Bishop's address calls for more love, blessing, salvation


Bishop's address calls for more love, blessing, salvation

6/13/2019

In this CrossOver year where the United Methodist Church has been discerning whether to stay together or split apart, Greater Northwest Area Bishop Elaine Stanovsky knows the church isn’t going to be the same.

“General Conference (2019) sought to chart this new way forward,” she said in her opening episcopal address. “But it may turn out to be a tipping point that tears us in two.”

Since that gathering in February, she said she’s heard from people at every point along the spectrum who feel victimized. She hears from people who don’t want the church to split but don’t know how to see a way to stay together as the General Conference voted to approve the LGBTQ+ exclusionary Traditional Plan.

She hears anguish from LGBTQ people and their allies about the harm that’s been done. And she also hears a fair amount of denial from people who can’t see their church changing.

“It’s a world of hurt and I can’t save you from it,” she said.

She referenced the Wesleyan quadrilateral: scripture, tradition, reason and experience.

At 19 years old, Stanovsky was humbled to be in the presence of Albert Outler, professor of Wesleyan Studies at Perkins School of Theology, during the 1972 General Conference where social principles were adopted, including the church’s current stance that “homosexuality is not compatible with Christian teachings.”

Stanovsky said Outler argued for “Christian Teaching” to be in the statement rather than “scripture” because he explained that Christian teaching changes over time.

“We know more than we did in 1972 about human sexuality. But the church hasn’t learned and adapted,” Stanovsky said. “Oh, by the way, who decides tradition anyway? We make tradition by our practice of the faith.”

And it has become a tradition in the Western Jurisdiction to welcome all of God’s children for a long time. Rev. Jeannie Knepper has served as an out clergy woman in the Oregon-Idaho Conference for 26 years. In 1996 this Conference became a reconciling one. In 1999 68 United Methodist clergy performed a same-sex wedding in Sacramento.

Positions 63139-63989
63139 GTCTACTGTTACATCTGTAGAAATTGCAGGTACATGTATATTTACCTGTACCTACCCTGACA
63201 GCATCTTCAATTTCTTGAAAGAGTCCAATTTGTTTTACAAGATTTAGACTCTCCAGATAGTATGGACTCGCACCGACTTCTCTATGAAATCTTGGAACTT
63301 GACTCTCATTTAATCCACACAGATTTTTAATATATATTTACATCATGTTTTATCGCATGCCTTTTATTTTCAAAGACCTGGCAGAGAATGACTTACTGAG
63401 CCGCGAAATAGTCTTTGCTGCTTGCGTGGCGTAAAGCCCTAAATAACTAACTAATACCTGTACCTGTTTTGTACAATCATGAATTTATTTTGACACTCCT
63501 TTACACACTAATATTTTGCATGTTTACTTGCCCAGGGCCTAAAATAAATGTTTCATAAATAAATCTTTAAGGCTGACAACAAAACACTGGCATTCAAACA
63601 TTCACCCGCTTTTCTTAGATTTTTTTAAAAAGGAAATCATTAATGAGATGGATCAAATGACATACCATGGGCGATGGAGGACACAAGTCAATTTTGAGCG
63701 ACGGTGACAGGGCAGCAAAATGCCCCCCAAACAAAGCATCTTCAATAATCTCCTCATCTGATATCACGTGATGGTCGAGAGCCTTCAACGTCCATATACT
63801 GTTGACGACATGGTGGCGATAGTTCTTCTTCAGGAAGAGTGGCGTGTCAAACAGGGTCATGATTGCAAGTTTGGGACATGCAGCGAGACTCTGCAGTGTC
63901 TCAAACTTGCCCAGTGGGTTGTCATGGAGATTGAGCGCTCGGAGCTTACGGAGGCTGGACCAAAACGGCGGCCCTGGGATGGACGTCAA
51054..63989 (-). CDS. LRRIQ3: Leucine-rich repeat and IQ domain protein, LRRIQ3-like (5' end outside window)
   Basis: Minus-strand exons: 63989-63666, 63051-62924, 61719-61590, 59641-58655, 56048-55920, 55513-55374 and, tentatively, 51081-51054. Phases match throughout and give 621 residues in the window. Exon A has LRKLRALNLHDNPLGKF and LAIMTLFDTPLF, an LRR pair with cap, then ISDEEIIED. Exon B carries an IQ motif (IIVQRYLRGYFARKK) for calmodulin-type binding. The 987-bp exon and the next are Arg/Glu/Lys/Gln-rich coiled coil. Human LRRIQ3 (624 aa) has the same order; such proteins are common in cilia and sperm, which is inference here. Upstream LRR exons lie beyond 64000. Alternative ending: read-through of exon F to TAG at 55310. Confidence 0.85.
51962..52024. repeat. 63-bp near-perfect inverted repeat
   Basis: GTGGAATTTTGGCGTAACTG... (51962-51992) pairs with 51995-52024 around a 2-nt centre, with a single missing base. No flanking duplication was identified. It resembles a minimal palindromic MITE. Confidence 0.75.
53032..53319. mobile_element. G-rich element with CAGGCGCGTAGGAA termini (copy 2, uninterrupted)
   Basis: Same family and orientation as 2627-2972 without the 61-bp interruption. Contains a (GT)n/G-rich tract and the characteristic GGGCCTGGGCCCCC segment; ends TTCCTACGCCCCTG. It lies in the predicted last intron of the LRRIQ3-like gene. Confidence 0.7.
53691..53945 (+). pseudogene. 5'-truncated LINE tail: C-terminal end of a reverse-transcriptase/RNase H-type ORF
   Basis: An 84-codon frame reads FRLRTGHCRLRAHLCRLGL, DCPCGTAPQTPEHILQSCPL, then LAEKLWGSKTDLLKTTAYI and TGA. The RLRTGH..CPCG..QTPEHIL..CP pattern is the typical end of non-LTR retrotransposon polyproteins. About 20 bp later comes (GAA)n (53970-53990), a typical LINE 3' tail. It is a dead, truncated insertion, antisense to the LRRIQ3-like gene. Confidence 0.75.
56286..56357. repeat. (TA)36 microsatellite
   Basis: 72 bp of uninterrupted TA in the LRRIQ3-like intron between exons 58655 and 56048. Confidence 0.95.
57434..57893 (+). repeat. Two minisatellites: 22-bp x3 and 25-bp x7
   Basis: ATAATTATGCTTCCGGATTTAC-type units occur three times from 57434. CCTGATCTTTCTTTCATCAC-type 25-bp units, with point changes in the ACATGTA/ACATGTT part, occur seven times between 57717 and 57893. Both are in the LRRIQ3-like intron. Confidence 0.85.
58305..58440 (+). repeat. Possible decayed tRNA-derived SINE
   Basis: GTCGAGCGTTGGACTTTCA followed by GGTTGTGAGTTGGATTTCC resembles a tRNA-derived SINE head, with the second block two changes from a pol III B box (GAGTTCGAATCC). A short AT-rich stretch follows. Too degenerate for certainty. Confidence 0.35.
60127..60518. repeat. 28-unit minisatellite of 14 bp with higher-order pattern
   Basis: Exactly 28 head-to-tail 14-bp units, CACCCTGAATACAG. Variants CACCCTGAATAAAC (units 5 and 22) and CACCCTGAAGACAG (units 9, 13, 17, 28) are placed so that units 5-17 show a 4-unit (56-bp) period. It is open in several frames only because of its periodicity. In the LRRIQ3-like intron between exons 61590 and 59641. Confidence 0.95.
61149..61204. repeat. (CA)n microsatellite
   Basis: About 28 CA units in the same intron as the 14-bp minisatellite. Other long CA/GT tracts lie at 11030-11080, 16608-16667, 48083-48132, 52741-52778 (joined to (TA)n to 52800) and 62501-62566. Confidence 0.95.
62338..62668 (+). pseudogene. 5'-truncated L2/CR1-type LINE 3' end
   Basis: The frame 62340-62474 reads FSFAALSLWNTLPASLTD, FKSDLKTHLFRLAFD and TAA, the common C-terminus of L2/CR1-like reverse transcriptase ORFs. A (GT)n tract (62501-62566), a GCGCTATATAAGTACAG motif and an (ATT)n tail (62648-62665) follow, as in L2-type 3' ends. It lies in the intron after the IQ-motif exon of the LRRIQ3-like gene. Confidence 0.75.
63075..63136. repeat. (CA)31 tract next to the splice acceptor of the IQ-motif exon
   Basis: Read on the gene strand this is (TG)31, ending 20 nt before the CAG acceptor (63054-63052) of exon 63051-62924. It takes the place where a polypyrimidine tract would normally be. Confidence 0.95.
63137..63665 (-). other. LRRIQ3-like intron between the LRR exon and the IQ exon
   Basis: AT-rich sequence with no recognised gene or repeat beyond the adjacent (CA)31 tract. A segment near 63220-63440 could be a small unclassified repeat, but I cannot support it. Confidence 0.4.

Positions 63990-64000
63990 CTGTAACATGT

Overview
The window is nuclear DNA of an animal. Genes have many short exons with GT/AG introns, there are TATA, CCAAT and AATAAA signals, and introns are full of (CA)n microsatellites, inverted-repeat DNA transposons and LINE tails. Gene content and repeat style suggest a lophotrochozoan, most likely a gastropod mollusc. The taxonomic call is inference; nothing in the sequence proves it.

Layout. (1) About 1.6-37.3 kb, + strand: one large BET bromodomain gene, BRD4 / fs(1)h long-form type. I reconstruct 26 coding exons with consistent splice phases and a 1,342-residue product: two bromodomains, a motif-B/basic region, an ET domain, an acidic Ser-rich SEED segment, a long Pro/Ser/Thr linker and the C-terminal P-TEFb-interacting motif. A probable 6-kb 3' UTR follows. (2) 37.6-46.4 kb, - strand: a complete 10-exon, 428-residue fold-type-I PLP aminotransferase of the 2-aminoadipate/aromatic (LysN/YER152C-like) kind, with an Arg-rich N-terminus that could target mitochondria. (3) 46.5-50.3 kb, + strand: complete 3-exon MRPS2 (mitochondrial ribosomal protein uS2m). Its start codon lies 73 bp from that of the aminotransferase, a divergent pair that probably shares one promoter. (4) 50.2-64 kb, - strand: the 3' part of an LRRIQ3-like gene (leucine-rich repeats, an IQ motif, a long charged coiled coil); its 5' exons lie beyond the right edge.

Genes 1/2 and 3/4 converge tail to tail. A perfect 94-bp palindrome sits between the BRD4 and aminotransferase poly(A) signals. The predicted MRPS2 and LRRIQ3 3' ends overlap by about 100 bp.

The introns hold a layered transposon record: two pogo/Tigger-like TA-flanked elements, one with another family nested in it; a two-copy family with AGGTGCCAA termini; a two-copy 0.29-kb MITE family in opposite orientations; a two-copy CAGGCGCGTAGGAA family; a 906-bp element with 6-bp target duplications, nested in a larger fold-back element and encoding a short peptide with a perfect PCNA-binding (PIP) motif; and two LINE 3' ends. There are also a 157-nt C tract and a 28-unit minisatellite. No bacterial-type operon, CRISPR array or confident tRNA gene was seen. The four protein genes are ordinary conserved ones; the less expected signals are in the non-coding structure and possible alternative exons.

There’s been leaders in the Greater Northwest Area like lay leaders Amory Peck and Jan Nelson, there have been clergy like Rev. Mark Williams and Rev. Karen Dammann who “came out” in 2001. There’s Mountain Sky Conference Bishop Karen Oliveto.

“They told the truth about their lives because the Bible told them to, and the truth sets them free,” she said.

Stanovsky said she knows not everyone agrees with her, and she’s OK with that. As Bishop, she says she won’t punish people who don’t see things the way she does.

She referenced the Table Talks, which started later Thursday afternoon, and will be discussion circles about which direction people think the church should head. But before that happened, Stanovsky said she needed to say something.

“I can’t be silent in a church that won’t see when the Holy Spirit is at work,” she said. “Now, we are going to have a serious conversation in the next two days. And it isn’t really fair of me to compromise it by speaking my heart. But there you have it.”

Download and read the full text of Bishop Stanovskys address, including portions that she did not have time to share at the annual conference.

Watch a video of the episcopal address.

 


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